Not the retarded Tezuka anime, but the German impressionist masterpiece.

Metropolis is, for some reason or another, an unintentional recurrence in my movie going career. This is odd, because I’ve never really enjoyed it all that much before. When I was three, my Dad used to take me to old silent movies at the Boston theatre / cafe “Off the Wall”, where they would project old German horror films and Buster Keaton shorts against a whitewashed brick wall to the accompaniment of a nonagenarian piano zombie, whose rhythmically bobbing head seemed held on only by a starched collar wrapped by a bow tie that glowed opalescently in the cinema moonshine. I first saw Metropolis there in what was probably the mid-80’s tinted Pink Floyd version, the sound mercifully turned off. I saw it again a few months later on a free double bill with Nosferatu at the Boston Public Library. I’ve also seen it on video a couple of times, and when I worked at the Coolidge Corner Theater in Brookline, I was able to see it with the accompaniment of the Boston based Alloy Orchestra, who made such an impression on me and my girlfriend that we later bought their Metropolis CD just so we could have sex to the Evil Maria theme song for a few weeks.

Despite all of this, I have to say I was never really impressed by the film. Like many silent films, it seemed inhumanly ghoulish while at the same time being embarassingly melodramatic and cliched to the point of bloody wincing. I didn’t really think I’d like to see it again. But James Lileks recommended the new restored version and, mostly because of his praise of the rediscovered original score, I rented it the other night and watched it again. I was absolutely blown away.

This film is justly a classic. Ignore the story, which is just embarassing quasi-socialist pulp sci-fi. The real power of the restoration lies in the crisp new restoration which makes the surreal cinematography even more mind-blowing - it transforms the pancake golem actors into actual human beings for the first time. I don’t think that most of the set design in the movie has ever been topped. The DVD features a fantastic documentary on the making of Metropolis, which not only explains how most of the still-incredible special effects were achieved but also traces the links between Metropolis’ visual style and its influence in German impressionism. The new restoration emphasizes this impressionist aspect of Metropolis to such an extent that I constantly found myself freeze framing the film to appreciate certain sets of mattes or set designs, such as the Moloch machine and the Garden of Sons. And also for the first time, Metropolis’ plot actually makes sense, due to a retranslation of the dialogue cards along with comprehensive plot notes inserted into the gaps of the film where the footage has been lost (and since about 25% of Metropolis has been lost forever, this goes a long way in explaining why so many people have felt that the movie is nonsensical when they’ve watched it in previous versions and why they will probably enjoy the new version a great deal more).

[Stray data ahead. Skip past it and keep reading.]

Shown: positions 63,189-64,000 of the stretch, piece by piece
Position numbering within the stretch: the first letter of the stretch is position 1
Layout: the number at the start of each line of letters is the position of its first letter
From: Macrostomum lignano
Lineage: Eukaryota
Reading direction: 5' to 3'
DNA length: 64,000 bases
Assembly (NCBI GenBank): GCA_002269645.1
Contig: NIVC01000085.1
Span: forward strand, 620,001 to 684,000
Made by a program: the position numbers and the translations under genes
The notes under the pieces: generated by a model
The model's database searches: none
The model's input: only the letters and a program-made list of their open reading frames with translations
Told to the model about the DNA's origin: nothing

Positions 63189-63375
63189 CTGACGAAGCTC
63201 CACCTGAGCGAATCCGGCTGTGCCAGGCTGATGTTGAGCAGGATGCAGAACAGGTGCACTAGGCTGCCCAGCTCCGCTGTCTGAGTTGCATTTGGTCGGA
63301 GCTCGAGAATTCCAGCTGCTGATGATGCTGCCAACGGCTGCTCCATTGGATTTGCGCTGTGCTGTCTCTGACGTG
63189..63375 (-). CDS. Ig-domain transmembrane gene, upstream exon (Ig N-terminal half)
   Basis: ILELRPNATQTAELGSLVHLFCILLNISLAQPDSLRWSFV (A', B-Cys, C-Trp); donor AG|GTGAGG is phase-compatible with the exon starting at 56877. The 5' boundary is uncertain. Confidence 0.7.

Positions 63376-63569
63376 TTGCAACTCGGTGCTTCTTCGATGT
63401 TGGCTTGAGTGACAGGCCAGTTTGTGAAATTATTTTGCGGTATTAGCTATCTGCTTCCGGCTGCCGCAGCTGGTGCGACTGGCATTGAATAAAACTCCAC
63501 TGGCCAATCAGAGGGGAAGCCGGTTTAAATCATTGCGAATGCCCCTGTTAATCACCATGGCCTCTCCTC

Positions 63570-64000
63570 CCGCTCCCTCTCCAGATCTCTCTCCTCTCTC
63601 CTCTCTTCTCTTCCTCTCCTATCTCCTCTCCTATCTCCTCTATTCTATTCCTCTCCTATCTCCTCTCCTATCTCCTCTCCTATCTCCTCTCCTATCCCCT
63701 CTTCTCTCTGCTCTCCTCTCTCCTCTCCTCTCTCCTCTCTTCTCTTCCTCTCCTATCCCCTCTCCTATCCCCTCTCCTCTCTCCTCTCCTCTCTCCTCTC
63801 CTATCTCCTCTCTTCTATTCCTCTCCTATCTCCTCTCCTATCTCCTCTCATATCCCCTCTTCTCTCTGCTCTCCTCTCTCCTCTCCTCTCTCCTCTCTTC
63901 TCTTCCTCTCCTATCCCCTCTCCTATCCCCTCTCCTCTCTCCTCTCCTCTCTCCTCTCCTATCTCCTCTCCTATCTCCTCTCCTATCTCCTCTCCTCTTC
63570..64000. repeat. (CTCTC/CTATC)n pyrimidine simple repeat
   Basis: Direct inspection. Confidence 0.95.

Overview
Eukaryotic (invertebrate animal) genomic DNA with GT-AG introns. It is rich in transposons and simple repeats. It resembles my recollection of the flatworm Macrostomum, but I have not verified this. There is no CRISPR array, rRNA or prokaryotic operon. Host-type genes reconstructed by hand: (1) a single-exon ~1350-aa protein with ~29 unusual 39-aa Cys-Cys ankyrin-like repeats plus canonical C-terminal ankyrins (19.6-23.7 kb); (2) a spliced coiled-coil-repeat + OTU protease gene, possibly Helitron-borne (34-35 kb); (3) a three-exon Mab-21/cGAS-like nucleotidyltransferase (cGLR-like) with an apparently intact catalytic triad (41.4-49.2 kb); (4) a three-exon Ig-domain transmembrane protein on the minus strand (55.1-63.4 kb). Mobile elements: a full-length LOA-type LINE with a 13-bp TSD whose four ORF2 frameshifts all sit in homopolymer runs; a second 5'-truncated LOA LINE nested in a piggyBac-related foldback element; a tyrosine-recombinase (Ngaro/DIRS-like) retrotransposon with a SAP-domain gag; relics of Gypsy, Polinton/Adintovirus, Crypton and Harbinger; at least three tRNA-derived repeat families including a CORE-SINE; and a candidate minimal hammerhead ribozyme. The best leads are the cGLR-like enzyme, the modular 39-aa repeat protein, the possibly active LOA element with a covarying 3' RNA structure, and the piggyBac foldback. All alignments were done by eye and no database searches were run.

And, for God’s sakes, the middle of Metropolis probably contains one of the greatest ten minutes sequences of film ever directed. I watched it at 1 am while sipping a glass of absinthe and possibly that is one of the few external combinations in the world that could actually amplify the glorious sensual nightmare of the Intermezzo. Don’t miss it.

Really, I can’t recommend the new DVD enough. I’m going to watch it with the commentary tonight. If you like film at all, go and pick this one up - it is a purchase, not a rent.

I’ll steal this jpeg from Lileks, just because it is so great:

As a huge fan of silent film, I’ll take you up on that recommendation.

Side Note: My wife bought me that Becket on Film DVD collection for Father’s Day. Which is, like, the trippiest thing that’s ever happened to me. Time to get back into my garbage can.

Bub, you might want to visit if you are a silent film fan. It seems to be a great resource for reviews of various silent movie transfers and tracking down elusive silent films.

Oh, and when I said German impressionism before, I meant expressionism.

Thanks Doctor. I had a crazy idea in College that I wanted to direct a Silent Play. Use a scrim sheet and projector to put up dialogue cards, color the actors pasty, use an all black, white, and gray set, use one guy with a piano providing music… maybe do Caligari or Nosferatu. I still think it would have worked (and been a fucking trip).

Anyone heard of anyone actually doing this?

I’ve thought about doing that before as well. But my involvement in theater has been only periferal, and mostly just conceptualizing how you could make it work. Someone must have tried.

Seemed to me, at the time (and we’re talking about 10 years ago), there wasn’t much interest in something that… odd. Actors liked the idea. It sure would be challenging to convey that much from a distance. One good thing is that every good “script” is public domain and most of those movies wouldn’t be that hard to stage, especially if you stuck to the horror movies. Silent comedy would be much more challenging, just because of the physicality. How to do “The General” or “Modern Times” for example.

I’d love to see something like this myself though.

I watched it at 1 am while sipping a glass of absinthe and possibly that is one of the few external combinations in the world that could actually amplify the glorious sensual nightmare of the Intermezzo.

I think we have a new frontrunner for gayest sentence ever.

I don’t think I’ll be taking any pointers in heterosexuality from the guy with the dance pad, the Big Bird tube socks, and the mannish looking wife lethargically watching his husband’s fairy-prancing from the couch.